We’ll do something a little different this week, because I was recommended two albums I don’t know, from bands I’m unfamiliar with, from a country not all that known internationally for its metal scene (hence my ignorance): Italy. But good death metal is a universal language, one with hallmarks that are instantly identifiable even when approaching an album blind. One can spot its influences and where it is striking off on its own path (if at all that is). So despite approaching both these albums blind – which is not something I usually do when writing these segments – one can instantly spot where and how they fit into the wider lexicon of black and death metal in the mid-1990s, and what they bring to the table in terms of building on the form.
Maleficarum’s first LP ‘Across the Heavens’ (1995) is a product of the best aspects of death metal of the 1990s in every way. The production is rough and ready, but with more than enough clarity for this intricate, downbeat death metal to shine through. Looking at the drums for instance, to compensate for the tinny snare the bass has been accentuated in an effort to fatten out the sound. A trick straight out of the bible according to Scott Burns. In the more frantic passages it can be overbearing, but the guitars are strong enough to stand up in their own right. Vocals are halfway between John Tardy and Ross Dolan in their low-key menacing of the music.
Which leads us perfectly into initial impressions of the music itself, because ‘Across the Heavens’ overall comes across as Italy’s answer to ‘Dawn of Possession’. It’s more melodic, the solos and guitar leads deal in melody and harmony over atonal and chromatic fretboard mayhem, and many of the riffs are of a more European lineage as a whole. But structurally, Maleficarum’s approach is very similar to Immolation of the same era. Rhythmically diverse, yet always settling on a mid-paced groove to pull all the more chaotic elements together. A central riff or motif is set, to which other ideas will bounce off and compete, but they will always be drawn together by re-iterating the opening theme somewhere in the middle of the track and then again towards the end, albeit under slightly different guises each time.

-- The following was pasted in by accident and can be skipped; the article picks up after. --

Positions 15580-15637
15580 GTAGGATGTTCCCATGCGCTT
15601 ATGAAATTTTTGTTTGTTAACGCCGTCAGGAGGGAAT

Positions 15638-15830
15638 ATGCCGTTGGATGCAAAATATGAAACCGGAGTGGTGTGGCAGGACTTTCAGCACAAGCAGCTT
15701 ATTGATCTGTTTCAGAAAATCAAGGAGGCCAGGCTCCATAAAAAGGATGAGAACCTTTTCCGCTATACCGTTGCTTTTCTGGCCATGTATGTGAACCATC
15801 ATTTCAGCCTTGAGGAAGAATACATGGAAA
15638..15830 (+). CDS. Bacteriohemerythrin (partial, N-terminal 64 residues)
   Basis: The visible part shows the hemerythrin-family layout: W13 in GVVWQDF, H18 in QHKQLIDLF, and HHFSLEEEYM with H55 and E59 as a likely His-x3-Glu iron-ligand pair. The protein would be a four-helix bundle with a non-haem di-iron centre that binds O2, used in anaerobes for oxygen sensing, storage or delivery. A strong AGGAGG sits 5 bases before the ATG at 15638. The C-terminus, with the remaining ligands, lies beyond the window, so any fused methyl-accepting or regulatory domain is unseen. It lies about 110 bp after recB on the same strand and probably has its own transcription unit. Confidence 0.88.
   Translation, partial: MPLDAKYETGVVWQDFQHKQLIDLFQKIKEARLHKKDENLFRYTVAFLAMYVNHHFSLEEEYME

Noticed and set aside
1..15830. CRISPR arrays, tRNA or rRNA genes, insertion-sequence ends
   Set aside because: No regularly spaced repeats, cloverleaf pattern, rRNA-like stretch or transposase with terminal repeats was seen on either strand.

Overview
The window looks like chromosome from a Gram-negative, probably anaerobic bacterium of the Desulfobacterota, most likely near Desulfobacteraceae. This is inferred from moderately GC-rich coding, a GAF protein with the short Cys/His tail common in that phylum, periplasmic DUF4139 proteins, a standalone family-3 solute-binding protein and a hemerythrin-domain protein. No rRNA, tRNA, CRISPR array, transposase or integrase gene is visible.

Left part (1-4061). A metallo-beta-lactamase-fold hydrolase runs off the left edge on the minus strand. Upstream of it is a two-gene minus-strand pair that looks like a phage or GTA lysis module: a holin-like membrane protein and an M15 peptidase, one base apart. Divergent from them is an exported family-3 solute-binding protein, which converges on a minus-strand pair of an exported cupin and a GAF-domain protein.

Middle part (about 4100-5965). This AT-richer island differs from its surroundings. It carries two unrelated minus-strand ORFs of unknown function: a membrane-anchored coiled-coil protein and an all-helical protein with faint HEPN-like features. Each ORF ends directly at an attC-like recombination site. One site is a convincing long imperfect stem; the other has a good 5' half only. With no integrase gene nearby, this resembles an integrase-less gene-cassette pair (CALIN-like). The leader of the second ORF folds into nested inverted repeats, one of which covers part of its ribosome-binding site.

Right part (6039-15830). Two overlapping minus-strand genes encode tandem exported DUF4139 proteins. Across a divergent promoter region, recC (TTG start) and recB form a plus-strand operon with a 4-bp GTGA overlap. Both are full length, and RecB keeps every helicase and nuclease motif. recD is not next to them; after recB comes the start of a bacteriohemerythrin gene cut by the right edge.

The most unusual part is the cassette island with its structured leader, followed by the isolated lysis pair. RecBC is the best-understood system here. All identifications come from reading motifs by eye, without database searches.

This is what it means to truly have grasped a sense of the epic in death metal. Because – more obvious permutations aside in the My Dying Bride esque intro – this thematic unity within the riffs themselves grants the music a sense of unity and purpose beyond the immediate moment the listener is experiencing. It demonstrates how to contextualise each moment within a much wider picture. Although Maleficarum’s phrasing and rhythms do call to mind early Immolation, the former work a much greater sense of classical melodies throughout their music, especially when they fall into a mid-paced groove informed by tremolo strummed riffs backed up by throbbing double bass work; an almost neoclassical Bolt Thrower.
Tuscany’s Necromass are as good a place to start as anywhere when it comes to Italian extreme metal. Their second LP ‘Abyss Calls Life’ (1996) slots very neatly into the Southern European traditions of black metal in all its melodic hat tipping to classic metal of the two decades that preceded it. The production holds few surprises, with no thrills drums which – despite their competence – hide behind a liberal dose of reverb. But they are relegated to a more traditional rock style on here and – although doing a fine job of keeping things interesting – tend to ignore the more unconventional roles this instrument can play in extreme metal. At certain points however, they are completely dedicated to servicing the rhythmic sensibilities of the riffs, which is to the credit of the compositional sensibilities of these musicians. Vocals take the death metal approach with elongated syllables of guttural growls that grounds the music in a more sinister edge required for black metal even of this more colourful stripe.